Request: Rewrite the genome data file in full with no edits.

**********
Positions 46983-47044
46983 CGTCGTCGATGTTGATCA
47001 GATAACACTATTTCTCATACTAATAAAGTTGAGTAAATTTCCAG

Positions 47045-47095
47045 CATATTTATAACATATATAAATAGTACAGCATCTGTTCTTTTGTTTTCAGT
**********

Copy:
Positions 46983-47044
46983 CGTCGTCGATGTTGATCA
47001 GATAACACTATTTCTCATACTAATAAAGTTGAGTAAATTTCCAG

Positions 47045-47095
47045 CATATTTATAACATATATAAATAGTACAGCATCTGTTCTTTTGTTTTCAGT